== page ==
Nav: Home

Is alternate-day fasting more effective for weight loss?

May 01, 2017

Alternate day fasting regimens have increased in popularity because some patients find it difficult to adhere to a conventional weight-loss diet.

A new article published by JAMA Internal Medicine reports on a randomized clinical trial that compared the effects of alternate-day fasting with daily calorie restriction on weight loss, weight maintenance and indicators of cardiovascular disease risk.

Krista A. Varady, Ph.D., of the University of Illinois at Chicago, and coauthors included 100 obese adults in the single-center trial, which was conducted between October 2011 and January 2015. Patients were assigned to 1 of 3 groups for one year: alternate-day fasting (25 percent of calorie needs on fast days; 125 percent of calorie needs on alternating "feast" days); daily calorie restriction (75 percent of calorie needs every day); or no intervention.

After one year, weight loss in the alternate-day fasting group (6.0 percent) was not significantly different from the daily calorie restriction group (5.3 percent), according to the results.

"The results of this randomized clinical trial demonstrated that alternate-day fasting did not produce superior adherence, weight loss, weight maintenance or improvements in risk indicators for cardiovascular disease compared with daily calorie restriction," the article concludes.

The authors note some study limitations, which included a short maintenance phase of six months.
-end-
For more details and to read the full study, please visit the For The Media website.

(JAMA Intern Med. Published online May 1, 2017. doi:10.1001/jamainternmed.2017.0936; available pre-embargo at the For The Media website.)

Editor's Note: The article contains conflict of interest and funding/support disclosures. Please see the article for additional information, including other authors, author contributions and affiliations, financial disclosures, funding and support, etc.

The JAMA Network Journals

Related Weight Loss Articles:

Weight loss medicines underutilized by veterans
Despite the availability of new weight management medications and several clinical guidelines recommending their use as part of a comprehensive treatment plan for obesity, a new study has found that their use is extremely low (about one percent) among eligible Veterans.
Is the most effective weight-loss strategy really that hard?
Dietary self-monitoring is the best predictor of weight-loss success. But the practice is viewed as so unpleasant and time-consuming, many would-be weight-losers won't adopt it.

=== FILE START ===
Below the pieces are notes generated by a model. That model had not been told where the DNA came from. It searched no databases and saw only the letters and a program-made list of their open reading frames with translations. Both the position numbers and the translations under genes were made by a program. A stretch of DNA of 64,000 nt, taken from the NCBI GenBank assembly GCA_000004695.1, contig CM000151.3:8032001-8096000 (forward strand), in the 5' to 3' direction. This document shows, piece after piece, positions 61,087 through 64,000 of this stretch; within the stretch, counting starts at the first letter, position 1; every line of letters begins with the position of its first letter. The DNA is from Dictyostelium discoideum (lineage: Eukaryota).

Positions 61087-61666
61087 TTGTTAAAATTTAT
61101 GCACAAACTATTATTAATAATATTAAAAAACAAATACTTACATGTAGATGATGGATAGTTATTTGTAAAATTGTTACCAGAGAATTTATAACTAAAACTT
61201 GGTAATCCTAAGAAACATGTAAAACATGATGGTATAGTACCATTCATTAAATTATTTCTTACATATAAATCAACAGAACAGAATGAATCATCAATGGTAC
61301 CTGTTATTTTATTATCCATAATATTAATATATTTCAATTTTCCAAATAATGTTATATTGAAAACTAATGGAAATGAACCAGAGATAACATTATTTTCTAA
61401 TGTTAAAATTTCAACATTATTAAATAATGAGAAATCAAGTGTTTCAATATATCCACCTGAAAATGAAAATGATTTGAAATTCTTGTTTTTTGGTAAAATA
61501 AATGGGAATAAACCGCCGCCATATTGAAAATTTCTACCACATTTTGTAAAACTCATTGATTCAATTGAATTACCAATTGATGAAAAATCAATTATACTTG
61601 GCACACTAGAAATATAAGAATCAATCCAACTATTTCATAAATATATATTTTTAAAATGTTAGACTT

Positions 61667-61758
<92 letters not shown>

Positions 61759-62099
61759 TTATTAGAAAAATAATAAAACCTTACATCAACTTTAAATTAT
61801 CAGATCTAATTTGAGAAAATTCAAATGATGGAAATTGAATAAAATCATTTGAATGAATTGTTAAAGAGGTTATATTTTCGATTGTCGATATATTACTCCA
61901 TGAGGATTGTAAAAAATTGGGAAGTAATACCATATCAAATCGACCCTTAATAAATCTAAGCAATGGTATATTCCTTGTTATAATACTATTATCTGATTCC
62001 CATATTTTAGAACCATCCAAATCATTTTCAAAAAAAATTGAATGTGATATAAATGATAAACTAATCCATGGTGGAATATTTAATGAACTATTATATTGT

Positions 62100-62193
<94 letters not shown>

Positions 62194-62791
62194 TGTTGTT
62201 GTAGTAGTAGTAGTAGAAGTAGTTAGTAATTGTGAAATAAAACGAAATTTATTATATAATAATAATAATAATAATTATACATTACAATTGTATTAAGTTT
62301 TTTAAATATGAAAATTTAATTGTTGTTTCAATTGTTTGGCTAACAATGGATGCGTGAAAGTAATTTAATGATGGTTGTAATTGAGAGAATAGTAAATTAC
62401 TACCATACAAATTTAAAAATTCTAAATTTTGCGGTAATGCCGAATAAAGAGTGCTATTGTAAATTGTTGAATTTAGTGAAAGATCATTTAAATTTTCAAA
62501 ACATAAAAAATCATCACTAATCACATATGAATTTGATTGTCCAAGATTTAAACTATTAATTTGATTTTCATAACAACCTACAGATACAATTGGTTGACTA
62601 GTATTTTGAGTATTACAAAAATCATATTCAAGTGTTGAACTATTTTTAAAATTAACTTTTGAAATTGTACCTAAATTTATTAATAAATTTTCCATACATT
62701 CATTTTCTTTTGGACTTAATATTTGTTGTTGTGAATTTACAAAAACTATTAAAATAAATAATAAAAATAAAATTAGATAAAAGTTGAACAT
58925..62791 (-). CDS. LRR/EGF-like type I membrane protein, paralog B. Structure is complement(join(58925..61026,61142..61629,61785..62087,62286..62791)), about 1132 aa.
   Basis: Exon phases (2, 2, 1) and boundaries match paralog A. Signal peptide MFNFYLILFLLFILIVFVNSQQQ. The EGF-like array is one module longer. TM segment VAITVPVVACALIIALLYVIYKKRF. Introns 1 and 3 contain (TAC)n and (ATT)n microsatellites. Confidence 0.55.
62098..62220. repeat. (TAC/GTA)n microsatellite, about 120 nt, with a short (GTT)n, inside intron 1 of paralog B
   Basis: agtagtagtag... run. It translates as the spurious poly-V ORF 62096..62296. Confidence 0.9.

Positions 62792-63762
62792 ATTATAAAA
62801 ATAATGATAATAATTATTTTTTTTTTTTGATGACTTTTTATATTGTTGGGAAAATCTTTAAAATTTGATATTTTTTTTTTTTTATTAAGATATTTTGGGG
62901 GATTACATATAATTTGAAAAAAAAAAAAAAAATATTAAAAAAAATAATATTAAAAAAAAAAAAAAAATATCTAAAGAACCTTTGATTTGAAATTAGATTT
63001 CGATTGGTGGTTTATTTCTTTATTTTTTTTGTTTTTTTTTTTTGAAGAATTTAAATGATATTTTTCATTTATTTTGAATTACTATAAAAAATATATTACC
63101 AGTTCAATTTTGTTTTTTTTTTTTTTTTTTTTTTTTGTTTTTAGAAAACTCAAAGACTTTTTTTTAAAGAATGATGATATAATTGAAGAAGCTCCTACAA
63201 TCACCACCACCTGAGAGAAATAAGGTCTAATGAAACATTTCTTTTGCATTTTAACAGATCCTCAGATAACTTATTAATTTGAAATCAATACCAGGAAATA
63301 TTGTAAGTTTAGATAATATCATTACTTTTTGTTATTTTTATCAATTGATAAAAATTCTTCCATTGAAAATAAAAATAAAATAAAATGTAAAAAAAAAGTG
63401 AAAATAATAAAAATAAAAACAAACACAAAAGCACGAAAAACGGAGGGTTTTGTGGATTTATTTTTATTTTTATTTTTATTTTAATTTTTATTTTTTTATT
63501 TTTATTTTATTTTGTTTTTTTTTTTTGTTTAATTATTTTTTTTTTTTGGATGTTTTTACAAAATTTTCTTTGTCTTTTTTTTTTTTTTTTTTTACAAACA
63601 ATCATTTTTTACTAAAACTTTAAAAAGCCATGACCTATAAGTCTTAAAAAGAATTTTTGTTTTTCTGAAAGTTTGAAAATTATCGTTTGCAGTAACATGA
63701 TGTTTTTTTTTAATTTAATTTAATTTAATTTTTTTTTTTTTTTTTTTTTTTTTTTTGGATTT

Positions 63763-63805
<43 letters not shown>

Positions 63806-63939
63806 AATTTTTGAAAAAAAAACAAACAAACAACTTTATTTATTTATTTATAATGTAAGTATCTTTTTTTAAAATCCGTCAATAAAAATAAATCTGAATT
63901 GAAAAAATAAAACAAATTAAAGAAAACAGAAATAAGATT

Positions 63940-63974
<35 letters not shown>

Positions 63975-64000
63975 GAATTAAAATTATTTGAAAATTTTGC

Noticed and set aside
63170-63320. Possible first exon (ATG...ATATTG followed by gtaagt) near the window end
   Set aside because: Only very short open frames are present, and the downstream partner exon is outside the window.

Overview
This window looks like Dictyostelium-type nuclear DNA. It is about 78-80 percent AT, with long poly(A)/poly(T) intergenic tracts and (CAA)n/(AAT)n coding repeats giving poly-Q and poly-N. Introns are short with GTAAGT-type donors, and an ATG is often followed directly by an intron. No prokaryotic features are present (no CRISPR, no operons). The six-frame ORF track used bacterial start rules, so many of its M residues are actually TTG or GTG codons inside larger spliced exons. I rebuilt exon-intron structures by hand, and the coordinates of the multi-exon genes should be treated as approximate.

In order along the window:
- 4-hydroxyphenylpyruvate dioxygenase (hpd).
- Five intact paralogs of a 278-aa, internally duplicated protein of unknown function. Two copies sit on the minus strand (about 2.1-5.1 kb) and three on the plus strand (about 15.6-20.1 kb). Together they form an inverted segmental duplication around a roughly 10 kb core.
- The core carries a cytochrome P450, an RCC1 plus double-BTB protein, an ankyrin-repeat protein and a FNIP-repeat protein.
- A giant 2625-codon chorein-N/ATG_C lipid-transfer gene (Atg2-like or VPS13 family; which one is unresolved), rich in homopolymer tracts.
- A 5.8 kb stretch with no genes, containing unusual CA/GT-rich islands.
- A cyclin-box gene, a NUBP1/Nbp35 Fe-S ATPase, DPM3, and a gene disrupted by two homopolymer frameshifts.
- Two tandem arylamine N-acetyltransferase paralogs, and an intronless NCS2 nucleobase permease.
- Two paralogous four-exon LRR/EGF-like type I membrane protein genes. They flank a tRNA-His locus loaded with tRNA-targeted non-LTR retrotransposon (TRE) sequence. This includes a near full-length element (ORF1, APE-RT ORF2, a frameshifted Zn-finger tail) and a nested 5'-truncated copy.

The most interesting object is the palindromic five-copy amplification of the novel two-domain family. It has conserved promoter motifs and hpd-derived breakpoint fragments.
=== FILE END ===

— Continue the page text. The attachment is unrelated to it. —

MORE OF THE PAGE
Study: Faster weight loss no better than slow weight loss for health benefits
Losing weight slowly or quickly won't tip the scale in your favor when it comes to overall health, according to new research.
Does the 'buddy system' approach to weight loss work?
One of the more common self-improvement goals, particularly in the winter months before 'beach body' season, is to lose weight.
Mindfulness training may help support weight loss
Mindfulness training may improve the effectiveness of intensive weight management programs, according to a small study published in the Endocrine Society's Journal of Clinical Endocrinology & Metabolism.
More Weight Loss News and Weight Loss Current Events

Best Science Podcasts 2019

We have hand picked the best science podcasts for 2019. Sit back and enjoy new science podcasts updated daily from your favorite science news services and scientists.
Now Playing: TED Radio Hour

Erasing The Stigma
Many of us either cope with mental illness or know someone who does. But we still have a hard time talking about it. This hour, TED speakers explore ways to push past — and even erase — the stigma. Guests include musician and comedian Jordan Raskopoulos, neuroscientist and psychiatrist Thomas Insel, psychiatrist Dixon Chibanda, anxiety and depression researcher Olivia Remes, and entrepreneur Sangu Delle.
Now Playing: Science for the People

#537 Science Journalism, Hold the Hype
Everyone's seen a piece of science getting over-exaggerated in the media. Most people would be quick to blame journalists and big media for getting in wrong. In many cases, you'd be right. But there's other sources of hype in science journalism. and one of them can be found in the humble, and little-known press release. We're talking with Chris Chambers about doing science about science journalism, and where the hype creeps in. Related links: The association between exaggeration in health related science news and academic press releases: retrospective observational study Claims of causality in health news: a randomised trial This...